Talk to the person about their physical health. If you see memory lapses in a loved one, your initial thought may be to avoid talking about it with him or her. But early screening and detection of abnormal memory loss means better quality of life. Ask your loved one if he or she has recently changed medications or have a new combination. Physical ailments such as B12 deficiencies and even urinary tract infections can cause memory lapses.
Talk to others who see the person regularly. Friends, neighbors and other family members are an invaluable source of information on your loved one’s mental state. Do they find your loved one is repeating stories? Does your loved one share stories of getting lost or misplacing things with their friends?
Talk to the person about how he or she feels about his or her memory. After you’ve spoken with others close to your loved one, you may want to go back and talk about memory loss. Has he or she experienced frustration with things such as not being able to locate keys or forgetting familiar names and faces?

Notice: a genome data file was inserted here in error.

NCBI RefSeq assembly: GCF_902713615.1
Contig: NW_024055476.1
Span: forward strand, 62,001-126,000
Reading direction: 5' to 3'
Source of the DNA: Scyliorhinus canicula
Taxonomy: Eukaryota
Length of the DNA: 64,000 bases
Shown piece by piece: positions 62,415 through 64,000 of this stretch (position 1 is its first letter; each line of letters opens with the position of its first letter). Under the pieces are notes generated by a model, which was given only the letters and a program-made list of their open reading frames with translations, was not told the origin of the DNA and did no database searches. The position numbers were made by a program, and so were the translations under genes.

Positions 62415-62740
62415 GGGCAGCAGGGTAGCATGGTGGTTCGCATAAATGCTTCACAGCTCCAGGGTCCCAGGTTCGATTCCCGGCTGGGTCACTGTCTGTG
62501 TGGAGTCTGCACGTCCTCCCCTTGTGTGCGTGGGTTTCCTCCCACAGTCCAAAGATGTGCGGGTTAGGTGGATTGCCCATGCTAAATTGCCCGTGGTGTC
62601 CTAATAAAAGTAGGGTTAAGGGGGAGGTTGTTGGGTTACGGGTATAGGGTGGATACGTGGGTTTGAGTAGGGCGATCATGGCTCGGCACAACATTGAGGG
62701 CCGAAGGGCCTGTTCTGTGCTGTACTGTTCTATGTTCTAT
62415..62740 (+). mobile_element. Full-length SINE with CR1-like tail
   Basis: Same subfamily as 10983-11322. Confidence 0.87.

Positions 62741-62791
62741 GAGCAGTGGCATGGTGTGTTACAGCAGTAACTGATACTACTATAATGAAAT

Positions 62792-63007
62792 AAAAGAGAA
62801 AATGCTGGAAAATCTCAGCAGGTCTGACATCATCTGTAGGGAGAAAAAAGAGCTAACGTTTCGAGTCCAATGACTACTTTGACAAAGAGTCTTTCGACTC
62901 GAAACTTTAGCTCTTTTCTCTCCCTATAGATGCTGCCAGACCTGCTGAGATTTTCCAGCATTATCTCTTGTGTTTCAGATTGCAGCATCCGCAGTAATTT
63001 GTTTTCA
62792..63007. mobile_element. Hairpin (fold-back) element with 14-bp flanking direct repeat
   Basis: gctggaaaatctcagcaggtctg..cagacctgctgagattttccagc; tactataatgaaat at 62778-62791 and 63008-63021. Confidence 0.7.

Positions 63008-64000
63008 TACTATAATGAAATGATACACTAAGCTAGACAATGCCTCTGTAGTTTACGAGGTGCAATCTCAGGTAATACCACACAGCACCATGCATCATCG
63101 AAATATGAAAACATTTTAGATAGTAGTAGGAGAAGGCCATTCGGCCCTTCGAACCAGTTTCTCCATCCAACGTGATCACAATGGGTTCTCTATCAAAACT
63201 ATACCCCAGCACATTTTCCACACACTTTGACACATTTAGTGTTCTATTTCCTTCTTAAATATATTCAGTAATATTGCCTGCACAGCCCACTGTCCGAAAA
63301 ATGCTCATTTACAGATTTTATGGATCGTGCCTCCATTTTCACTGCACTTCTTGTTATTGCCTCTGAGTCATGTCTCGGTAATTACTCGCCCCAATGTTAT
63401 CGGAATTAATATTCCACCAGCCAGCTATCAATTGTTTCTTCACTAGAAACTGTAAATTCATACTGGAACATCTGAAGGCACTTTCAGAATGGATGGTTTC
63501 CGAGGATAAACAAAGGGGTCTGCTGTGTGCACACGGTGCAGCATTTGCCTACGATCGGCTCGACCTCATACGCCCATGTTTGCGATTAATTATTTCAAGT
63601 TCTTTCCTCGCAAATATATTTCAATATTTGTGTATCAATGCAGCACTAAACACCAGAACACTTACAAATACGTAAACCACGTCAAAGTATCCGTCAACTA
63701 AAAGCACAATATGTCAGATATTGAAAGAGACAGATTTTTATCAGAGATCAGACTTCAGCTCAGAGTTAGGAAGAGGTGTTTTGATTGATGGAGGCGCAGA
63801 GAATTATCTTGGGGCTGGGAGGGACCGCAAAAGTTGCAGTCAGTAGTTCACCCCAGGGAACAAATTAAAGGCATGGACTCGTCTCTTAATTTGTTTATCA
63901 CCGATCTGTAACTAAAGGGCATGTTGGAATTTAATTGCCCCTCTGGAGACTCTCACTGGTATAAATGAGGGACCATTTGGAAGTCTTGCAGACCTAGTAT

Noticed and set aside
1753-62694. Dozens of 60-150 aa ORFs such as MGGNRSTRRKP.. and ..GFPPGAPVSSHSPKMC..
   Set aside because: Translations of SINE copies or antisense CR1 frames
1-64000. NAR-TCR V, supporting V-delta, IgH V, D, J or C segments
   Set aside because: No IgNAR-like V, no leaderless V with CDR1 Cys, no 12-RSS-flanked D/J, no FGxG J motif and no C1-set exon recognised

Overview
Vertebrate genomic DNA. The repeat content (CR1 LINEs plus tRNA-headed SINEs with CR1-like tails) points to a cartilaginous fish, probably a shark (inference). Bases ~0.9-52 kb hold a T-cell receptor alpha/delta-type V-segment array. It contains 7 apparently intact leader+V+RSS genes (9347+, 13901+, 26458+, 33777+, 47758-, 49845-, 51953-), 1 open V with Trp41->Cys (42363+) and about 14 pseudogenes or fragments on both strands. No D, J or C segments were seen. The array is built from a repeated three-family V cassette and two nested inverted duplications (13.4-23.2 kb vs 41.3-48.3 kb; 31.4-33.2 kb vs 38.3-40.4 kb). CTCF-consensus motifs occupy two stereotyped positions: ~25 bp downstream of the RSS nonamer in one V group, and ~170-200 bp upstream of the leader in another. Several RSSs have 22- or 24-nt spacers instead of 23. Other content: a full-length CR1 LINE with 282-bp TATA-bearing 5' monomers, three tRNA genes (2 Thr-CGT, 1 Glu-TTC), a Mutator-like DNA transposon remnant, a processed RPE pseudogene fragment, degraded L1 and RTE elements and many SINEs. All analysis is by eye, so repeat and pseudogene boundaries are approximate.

Avoid words such as “dementia” and “Alzheimer’s.” Until you have a medical diagnosis, use the term “memory loss,” because that’s what it really is. You may frighten a loved one if you insist on talking about a diagnosis before it’s made.
Get the loved one to see a doctor. The next obvious step – going to see his or her doctor – may be the most difficult. There is so much confusion and fear associated with memory loss that you may have trouble encouraging the loved one to go. Enlist family members and friends to urge the loved one to go. You may also want to attend the doctor’s visit so that any diagnosis or recommendations are heard first hand. Also, you and your loved one can sign consent forms to allow the doctor’s office to alert you to appointments, medications, etc. in lieu of or in addition to your loved one being contacted.